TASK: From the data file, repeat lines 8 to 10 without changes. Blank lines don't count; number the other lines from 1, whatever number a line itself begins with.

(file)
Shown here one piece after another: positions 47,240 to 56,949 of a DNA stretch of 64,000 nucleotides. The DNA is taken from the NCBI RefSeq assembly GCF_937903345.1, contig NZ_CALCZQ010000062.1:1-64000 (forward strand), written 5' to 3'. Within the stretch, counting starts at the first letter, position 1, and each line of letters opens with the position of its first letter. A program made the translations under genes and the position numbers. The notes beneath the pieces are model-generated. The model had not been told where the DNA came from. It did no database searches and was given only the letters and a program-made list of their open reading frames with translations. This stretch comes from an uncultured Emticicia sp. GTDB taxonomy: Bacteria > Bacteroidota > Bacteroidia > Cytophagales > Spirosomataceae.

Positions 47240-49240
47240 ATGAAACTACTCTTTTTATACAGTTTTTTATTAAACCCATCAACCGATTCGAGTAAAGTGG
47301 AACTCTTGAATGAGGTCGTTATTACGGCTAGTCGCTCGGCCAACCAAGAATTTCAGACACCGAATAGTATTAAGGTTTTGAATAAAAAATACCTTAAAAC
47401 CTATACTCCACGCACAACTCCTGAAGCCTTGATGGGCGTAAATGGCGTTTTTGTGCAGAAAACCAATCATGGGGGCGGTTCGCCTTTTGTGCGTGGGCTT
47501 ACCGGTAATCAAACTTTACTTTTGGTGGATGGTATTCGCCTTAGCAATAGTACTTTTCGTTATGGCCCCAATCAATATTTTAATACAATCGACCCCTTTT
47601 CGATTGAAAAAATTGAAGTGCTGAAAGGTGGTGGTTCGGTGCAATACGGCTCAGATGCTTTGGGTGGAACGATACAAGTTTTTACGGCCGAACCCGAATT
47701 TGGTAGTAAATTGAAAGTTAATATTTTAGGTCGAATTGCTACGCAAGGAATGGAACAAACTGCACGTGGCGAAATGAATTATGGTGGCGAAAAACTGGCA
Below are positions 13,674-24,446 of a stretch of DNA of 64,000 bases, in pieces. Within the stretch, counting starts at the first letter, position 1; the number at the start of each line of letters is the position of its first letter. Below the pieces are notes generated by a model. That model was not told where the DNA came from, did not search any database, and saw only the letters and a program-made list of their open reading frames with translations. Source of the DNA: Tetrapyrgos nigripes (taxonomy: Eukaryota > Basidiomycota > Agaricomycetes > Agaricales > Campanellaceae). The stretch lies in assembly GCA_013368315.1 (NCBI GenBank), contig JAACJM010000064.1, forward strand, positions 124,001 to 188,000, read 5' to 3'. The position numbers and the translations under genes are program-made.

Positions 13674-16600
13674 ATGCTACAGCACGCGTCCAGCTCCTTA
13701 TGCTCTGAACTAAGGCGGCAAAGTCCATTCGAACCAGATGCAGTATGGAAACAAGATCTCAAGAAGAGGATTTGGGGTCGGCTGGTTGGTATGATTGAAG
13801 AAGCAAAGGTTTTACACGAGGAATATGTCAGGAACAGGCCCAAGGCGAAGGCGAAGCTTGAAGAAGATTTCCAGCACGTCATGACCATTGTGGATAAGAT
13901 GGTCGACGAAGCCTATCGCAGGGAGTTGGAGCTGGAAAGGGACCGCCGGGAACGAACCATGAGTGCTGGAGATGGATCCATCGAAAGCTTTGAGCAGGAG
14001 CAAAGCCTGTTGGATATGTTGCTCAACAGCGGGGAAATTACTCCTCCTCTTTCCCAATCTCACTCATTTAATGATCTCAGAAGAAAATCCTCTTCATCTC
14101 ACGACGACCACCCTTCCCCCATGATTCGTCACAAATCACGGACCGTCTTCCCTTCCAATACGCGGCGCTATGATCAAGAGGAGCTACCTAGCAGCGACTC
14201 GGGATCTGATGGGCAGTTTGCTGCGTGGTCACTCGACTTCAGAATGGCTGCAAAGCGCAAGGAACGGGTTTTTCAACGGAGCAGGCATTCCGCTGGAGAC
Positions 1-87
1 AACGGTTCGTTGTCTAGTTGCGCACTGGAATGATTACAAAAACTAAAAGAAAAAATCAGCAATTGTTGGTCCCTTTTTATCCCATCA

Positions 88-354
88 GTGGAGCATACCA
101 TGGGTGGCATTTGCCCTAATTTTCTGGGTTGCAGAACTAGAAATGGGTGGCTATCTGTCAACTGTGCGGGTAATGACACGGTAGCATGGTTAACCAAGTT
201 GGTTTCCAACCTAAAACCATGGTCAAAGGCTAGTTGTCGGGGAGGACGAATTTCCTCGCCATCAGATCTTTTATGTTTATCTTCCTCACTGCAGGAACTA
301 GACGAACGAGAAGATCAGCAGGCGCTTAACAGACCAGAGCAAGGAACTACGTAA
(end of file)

47701 TGGTAGTAAATTGAAAGTTAATATTTTAGGTCGAATTGCTACGCAAGGAATGGAACAAACTGCACGTGGCGAAATGAATTATGGTGGCGAAAAACTGGCA
Below are positions 13,674-24,446 of a stretch of DNA of 64,000 bases, in pieces. Within the stretch, counting starts at the first letter, position 1; the number at the start of each line of letters is the position of its first letter. Below the pieces are notes generated by a model. That model was not told where the DNA came from, did not search any database, and saw only the letters and a program-made list of their open reading frames with translations. Source of the DNA: Tetrapyrgos nigripes (taxonomy: Eukaryota > Basidiomycota > Agaricomycetes > Agaricales > Campanellaceae). The stretch lies in assembly GCA_013368315.1 (NCBI GenBank), contig JAACJM010000064.1, forward strand, positions 124,001 to 188,000, read 5' to 3'. The position numbers and the translations under genes are program-made.

Positions 13674-16600